In Africa some other wild Chenopodium species are used as vegetables in a similar way as Chenopodium album. In Madagascar and Zambia Chenopodium giganteum D.Don (synonym: Chenopodium amaranticolor (Coste & Reyn.) Coste) (purple goosefoot, tree spinach) is considered an excellent cooked vegetable. It is closely related to Chenopodium album, but also to Chenopodium quinoa Willd. (quinoa), cultivated as a grain crop in South America, and its taxonomy is still unclear.
In southern Africa young parts of Chenopodium murale L. (nettle-leaved goosefoot) are used as a cooked vegetable, and in West Africa they are sometimes used in sauces. The plant is said to be a good forage although in Australia poisoning of livestock has been reported. In Morocco the seeds are eaten as a famine food. Chenopodium murale much resembles Chenopodium album, but differs in its rhombic-ovate leaves with numerous teeth, clearly cymose inflorescences and sharply keeled, closely pitted seeds.
The leaves of Chenopodium opulifolium Schrad. ex Koch & Ziz (grey goosefoot) are eaten as a cooked vegetable in Tanzania. The plant is also considered a good forage and sometimes it is cultivated as an ornamental. It is very similar to Chenopodium album, but differs in its broader leaves and usually more glaucous mealy inflorescence.
The wide distribution of Chenopodium album as a weed points to a broad tolerance of climates with average temperatures ranging from 5–30°C. It tolerates night frost. In Africa and elsewhere it is a weed of cultivated and disturbed localities, usually occurring above 1000 m altitude. In the long days of the temperate and subtropical zones it grows to a large size and it is there that it offers the most serious competition to crops.
In Africa young shoots and leaves of Chenopodium album are collected from the wild. Cultivation and use as a subsistence seed crop is limited to an estimated 1500 ha in the Himalayas. Grain chenopods are commonly sown 1–2 cm deep in rows 25–50 cm apart depending on soil moisture content and expected rainfall. The 1000-seed weight is about 1.4 g. Seed rate is 6–10 kg/ha, resulting in 100–150 plants per m2. The seedbed should be well prepared. The seed may also be broadcast, but it is easier to weed when sown in rows. Broadcasting requires about 20 kg of seed per ha. Seedlings will emerge in approximately one week in a sufficiently moist soil with an average temperature above 10°C. The period between sowing and flowering and from flowering until maturity of the seed is very variable. Early and daylength-neutral cultivars may take 50–60 days to flowering and 90–110 days to seed maturity, whereas late and short-day cultivars need 4–5 weeks longer. Grain chenopods are predominantly self-pollinating; cross pollination is less than 10%. In Himachal Pradesh (India), Chenopodium album is often intercropped, e.g. with finger millet, potato, maize, rice, amaranth, foxtail millet, sesame, soya bean, taro, cowpea or common bean. The most important disease is downy mildew (Peronospora farinosa f.sp. chenopodii), which causes much damage in chenopod growing areas all over the world. The disease is favoured by warm and humid weather. Some cultivars are partially resistant. Other fungal diseases may also cause serious damage, as well as insect pests, of which the leaf miner or leaf sticker Eurisaca melanocompta is the most serious. Birds attacking the crop before harvesting or during field drying probably cause the greatest crop losses. Bitter cultivars are less prone to such attacks than sweet ones. Harvesting methods used for cereals can also be used for grain chenopods. Plants are cut, bundled and dried, threshed, and the seed is winnowed. Yields of 0.2–0.6 t/ha are reported from farmers’ fields in India. One reason for low yields may be that grain chenopods are not often grown alone but are usually intercropped. Inflorescences do not dry easily. At harvest, seed moisture content may be around 20%, and artificial drying to 14% moisture may be necessary.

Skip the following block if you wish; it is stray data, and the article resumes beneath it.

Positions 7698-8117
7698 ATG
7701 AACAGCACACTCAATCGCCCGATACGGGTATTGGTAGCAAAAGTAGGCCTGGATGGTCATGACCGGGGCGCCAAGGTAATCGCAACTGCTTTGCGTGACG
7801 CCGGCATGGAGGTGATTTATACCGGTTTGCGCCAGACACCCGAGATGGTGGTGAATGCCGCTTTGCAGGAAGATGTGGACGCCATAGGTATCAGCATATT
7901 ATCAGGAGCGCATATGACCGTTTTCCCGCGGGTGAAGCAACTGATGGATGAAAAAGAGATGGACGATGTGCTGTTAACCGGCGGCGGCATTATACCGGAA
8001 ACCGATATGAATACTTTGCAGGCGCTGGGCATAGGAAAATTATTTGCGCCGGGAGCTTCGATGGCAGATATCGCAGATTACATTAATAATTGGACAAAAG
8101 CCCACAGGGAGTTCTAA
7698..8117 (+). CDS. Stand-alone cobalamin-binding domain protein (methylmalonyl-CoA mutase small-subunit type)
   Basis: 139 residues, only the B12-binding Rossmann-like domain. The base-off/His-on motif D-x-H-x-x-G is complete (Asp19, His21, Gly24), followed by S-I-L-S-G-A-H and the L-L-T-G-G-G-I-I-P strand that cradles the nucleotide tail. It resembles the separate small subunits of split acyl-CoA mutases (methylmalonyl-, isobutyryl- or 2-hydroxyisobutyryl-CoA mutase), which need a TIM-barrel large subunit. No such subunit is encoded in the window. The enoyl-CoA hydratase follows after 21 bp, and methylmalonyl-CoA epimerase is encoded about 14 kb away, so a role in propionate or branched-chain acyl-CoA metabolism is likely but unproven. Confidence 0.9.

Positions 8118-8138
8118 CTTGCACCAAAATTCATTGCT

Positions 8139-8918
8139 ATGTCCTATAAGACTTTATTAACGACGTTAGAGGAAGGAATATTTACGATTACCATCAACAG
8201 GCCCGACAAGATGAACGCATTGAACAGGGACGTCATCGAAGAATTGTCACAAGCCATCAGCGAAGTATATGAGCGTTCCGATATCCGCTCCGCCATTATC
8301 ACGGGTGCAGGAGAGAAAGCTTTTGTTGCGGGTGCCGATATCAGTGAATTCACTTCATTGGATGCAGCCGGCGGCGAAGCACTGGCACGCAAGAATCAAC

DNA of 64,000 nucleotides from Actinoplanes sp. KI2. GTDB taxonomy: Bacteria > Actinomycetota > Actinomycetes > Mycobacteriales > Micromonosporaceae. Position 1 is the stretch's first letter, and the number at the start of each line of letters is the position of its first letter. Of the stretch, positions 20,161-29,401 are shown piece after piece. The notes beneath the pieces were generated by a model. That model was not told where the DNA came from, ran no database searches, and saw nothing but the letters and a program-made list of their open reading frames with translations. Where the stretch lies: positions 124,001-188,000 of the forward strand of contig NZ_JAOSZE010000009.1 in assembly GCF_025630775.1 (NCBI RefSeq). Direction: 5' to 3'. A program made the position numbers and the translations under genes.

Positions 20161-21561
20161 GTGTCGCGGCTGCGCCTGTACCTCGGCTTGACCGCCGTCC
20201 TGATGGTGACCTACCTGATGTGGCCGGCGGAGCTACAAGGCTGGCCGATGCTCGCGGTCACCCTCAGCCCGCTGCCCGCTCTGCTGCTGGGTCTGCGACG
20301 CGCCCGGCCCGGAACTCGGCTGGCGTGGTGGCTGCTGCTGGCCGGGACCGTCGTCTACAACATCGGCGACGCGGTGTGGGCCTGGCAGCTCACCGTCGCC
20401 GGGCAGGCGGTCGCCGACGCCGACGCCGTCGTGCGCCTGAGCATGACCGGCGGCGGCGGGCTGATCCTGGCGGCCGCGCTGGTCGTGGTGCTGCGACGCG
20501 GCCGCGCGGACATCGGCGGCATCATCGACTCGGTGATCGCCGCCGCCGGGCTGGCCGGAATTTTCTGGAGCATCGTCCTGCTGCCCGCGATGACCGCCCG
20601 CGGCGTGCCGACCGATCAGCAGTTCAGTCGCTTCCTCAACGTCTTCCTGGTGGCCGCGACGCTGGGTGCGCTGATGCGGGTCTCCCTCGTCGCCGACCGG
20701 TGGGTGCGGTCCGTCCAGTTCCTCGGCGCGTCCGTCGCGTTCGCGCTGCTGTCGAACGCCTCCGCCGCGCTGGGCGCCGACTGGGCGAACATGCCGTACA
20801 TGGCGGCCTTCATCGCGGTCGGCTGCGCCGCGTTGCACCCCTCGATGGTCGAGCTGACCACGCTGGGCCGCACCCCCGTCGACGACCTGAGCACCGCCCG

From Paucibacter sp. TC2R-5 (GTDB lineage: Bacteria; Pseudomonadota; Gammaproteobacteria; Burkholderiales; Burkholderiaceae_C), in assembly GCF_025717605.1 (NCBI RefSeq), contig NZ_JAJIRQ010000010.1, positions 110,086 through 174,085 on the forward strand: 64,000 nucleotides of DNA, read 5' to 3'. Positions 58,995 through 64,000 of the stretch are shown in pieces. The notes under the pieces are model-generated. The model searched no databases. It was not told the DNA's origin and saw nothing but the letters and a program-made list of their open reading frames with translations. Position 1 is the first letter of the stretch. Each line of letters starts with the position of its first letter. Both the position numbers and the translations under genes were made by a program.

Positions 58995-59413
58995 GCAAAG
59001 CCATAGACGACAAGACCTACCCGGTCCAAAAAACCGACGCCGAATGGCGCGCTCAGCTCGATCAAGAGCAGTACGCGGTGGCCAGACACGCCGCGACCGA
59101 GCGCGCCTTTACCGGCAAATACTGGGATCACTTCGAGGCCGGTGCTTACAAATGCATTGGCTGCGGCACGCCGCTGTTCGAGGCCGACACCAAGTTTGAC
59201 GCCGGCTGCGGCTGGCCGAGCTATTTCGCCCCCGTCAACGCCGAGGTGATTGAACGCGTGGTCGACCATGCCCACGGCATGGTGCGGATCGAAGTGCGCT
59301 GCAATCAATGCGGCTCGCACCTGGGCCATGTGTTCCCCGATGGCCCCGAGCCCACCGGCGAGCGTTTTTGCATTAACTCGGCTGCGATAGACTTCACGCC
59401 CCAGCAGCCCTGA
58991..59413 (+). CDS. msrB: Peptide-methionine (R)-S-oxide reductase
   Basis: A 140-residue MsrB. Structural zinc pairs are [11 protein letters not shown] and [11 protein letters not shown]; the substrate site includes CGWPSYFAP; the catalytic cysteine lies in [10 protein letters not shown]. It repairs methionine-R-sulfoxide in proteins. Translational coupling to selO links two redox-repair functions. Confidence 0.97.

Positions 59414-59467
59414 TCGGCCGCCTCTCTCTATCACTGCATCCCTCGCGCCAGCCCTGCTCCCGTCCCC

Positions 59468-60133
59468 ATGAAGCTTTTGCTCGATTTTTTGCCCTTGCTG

Genetic resources and breeding
Wild Chenopodium album is widespread and not in danger of genetic erosion. Germplasm collection of cultivars is urgently needed, since their cultivation in the Himalayas is definitely declining as a result of lack of crop improvement, and farmers are turning to other, more profitable crops.